Pretending like Christianity or Hinduism aren't horrific does little good, either. Dominionists just have better PR. You don't hear about the atrocities Christians commit because it isn't called out. Christianity played a major role in the Rwandan genocide, was a big part of Timothy MvVeigh's bombing, Uganda, etc.

According to the Authoritarians, roughly one in ten people are open to killing you if an authority they believe in demands it.

I think this number belies a more important factor - the recruits of groups like ISIS and such are desperate. Desperation is what drives authoritarian thinking - people who feel they have no other option or outlet.

There is at this time no coherent movement addressing the growing disparity of wealth in the West, and the resulting poverty it enforces, especially on minorities.

Except for Islam. At least in these kids' minds.

Offline consortium11

Re: Is Islam Really a Religion of Peace?
« Reply #505 on: April 02, 2015, 05:31:35 PM »
Pretending like Christianity or Hinduism aren't horrific does little good, either. Dominionists just have better PR. You don't hear about the atrocities Christians commit because it isn't called out. Christianity played a major role in the Rwandan genocide, was a big part of Timothy MvVeigh's bombing, Uganda, etc.

While I don't disagree with your overall point, do you have a source on Christianity playing a major role in the Rwandan Genocide? It had a role certainly; both Protestant and Catholic churches could have done more to condemn it but the conflict wasn't really along religious lines, instead being almost entirely on ethnic ones (and both the Tutsi and Hutu people are primarily Christian and both split between Protestant and Cathlic doctrines). While there are horrific examples of acts by individual clergy/religious leaders (Athanase Seromba I'd suggest those are individual acts by the people involved rather than a wider element of the religion.

Offline Vekseid

Re: Is Islam Really a Religion of Peace?
« Reply #506 on: April 02, 2015, 08:25:42 PM »
Not religious, no, but they openly partook in ethnic politics (at least as cited on Wikipedia). While it was certainly not the primary factor, many Tutsi people have a legitimate gripe with the church and many of its leaders - presumably appointed by and answerable to the Vatican - openly partook in it.

Offline kylie

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Re: Is Islam Really a Religion of Peace?
« Reply #507 on: April 02, 2015, 10:40:52 PM »
No, because all of the atrocities of Christianity combined do not come close to the atrocities that Islam has inflicted on the world. It's not even a contest. In terms of policies, raw population slaughtered - by whatever measure you choose, Islam is the most brutal ideology Earth has ever known.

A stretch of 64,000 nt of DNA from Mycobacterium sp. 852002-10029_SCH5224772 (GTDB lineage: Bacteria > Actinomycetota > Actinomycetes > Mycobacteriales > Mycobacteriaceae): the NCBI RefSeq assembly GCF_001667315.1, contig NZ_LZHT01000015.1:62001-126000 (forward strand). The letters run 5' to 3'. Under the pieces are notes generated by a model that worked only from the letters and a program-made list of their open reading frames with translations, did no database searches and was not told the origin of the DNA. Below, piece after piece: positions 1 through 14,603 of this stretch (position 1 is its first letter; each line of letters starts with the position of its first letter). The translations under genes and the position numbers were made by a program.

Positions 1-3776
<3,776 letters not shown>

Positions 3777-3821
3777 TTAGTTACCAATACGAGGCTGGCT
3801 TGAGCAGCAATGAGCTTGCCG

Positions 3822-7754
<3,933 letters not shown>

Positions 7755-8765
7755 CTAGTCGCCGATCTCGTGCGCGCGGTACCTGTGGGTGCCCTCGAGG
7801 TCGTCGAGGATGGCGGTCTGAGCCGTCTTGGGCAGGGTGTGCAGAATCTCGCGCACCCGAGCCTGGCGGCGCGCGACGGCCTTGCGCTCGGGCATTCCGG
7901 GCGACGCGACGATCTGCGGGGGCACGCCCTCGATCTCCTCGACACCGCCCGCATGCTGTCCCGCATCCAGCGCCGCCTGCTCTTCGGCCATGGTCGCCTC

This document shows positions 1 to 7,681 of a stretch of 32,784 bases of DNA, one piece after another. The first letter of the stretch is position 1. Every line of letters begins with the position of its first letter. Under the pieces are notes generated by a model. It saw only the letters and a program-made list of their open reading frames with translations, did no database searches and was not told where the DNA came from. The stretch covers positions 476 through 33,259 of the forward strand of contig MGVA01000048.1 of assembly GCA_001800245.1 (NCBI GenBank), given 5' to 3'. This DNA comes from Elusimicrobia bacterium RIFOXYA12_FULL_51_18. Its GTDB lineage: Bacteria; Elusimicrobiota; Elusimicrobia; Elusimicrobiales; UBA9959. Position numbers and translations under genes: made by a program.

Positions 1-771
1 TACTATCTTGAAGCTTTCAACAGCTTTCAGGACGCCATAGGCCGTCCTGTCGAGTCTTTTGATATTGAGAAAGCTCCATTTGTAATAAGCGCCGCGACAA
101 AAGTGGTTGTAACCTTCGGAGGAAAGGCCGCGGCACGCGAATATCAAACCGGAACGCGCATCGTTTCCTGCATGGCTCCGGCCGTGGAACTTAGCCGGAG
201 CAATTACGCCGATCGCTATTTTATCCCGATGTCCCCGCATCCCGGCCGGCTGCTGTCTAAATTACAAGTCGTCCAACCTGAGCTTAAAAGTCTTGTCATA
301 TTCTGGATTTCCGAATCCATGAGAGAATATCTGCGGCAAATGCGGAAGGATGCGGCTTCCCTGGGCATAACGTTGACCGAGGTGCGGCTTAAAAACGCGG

Go ahead. Compare extremists. Find me one Christian with Timur's bodycount. The only man to exceed him is Genghis Khan and his respect for Nestorian Christianity - and certainly, he made use of religion in his decrees. ("I have been sent by God to punish you for your sins!") but he himself was not Christian. Hitler may have been Christian, but Timur was still worse (if only because Hitler got beaten), and unlike Hitler, Timur was specifically religious in his ideology.

Islam is a religion founded in violence. You would not even mention the crusades (at least with respect to Islam) were it not for the conquests of the Rashidun and Umayyad caliphates. That the crusades are used as any response to Islam's atrocities is almost a sick a joke as people crying 'Islamophobia' and equating a distrust of Islam with racism because apparently Islam = Arab.

Arabs being the ones who invented racism as we now have it, and who still practice their racism without shame.

       Sorry if I'm jumping out of nowhere into deep water...  But I am really trying to wrap my head around you saying that last line.  It's a sort of 'quick and dirty' line and I wonder if it's said more in frustration at other, more specific and I think by now buried-in-crosstalk parts of the conversation -- umm, rather than any sense of empirical analysis.  But if I take that statement at face value, I find it very hard to believe. 

       Sure Islam is a big religion much as Judaism or Christianity or even Hinduism are big religions.  You can find some shred of their ideas, twisted this way and that, in many places if you look hard enough.  Or also, if you were to read some imaginative conspiracy theory like Umberto Eco's novel Foucault's Pendulum: "Of course" the Knights Templar (or whichever globally busy group one prefers) must be the one defining instigator for everything

     But lots of disparate locations and populations have strong racist elements or streaks which hardly cite or seem to rely on the history of Islam for their origins or persistence.  Just for a few off the bat instant Google, consider the little snap summaries here: It's an otherwise religiously busy text (ahem) that mentions just a few racist projects around the world.  By all means do ignore everything they wrote below "Solutions" toward the bottom; that has a bunch of utopianism about how Islam is somehow naturally best at overcoming it all -- which I highly doubt!  But I think the examples of many different peoples acting on racial hate are fair enough.  Let's see:  Hindu creation myths, the Conquistadors, funding for Darwin, Aryan nations stories including Hitler's version...  On and on.  I don't see how those all should be chalked up to the fault of some Islam writ large.

      I want to know a lot more how you're getting to this line.  Or are you perhaps actually trying to say something more limited like oh this:  'If Muslims did 9/11 then it's obviously Islam's fault if people coming from the US take it out on Muslims and start having all sorts of sweeping assumptions about Muslims in and outside of the US?'  Which I wouldn't readily agree with either.  But I might find it marginally more comprehensible that you'd say it, rather in spite (imo) of all your general erudition.  Just given the messy way US politics have been after 2001.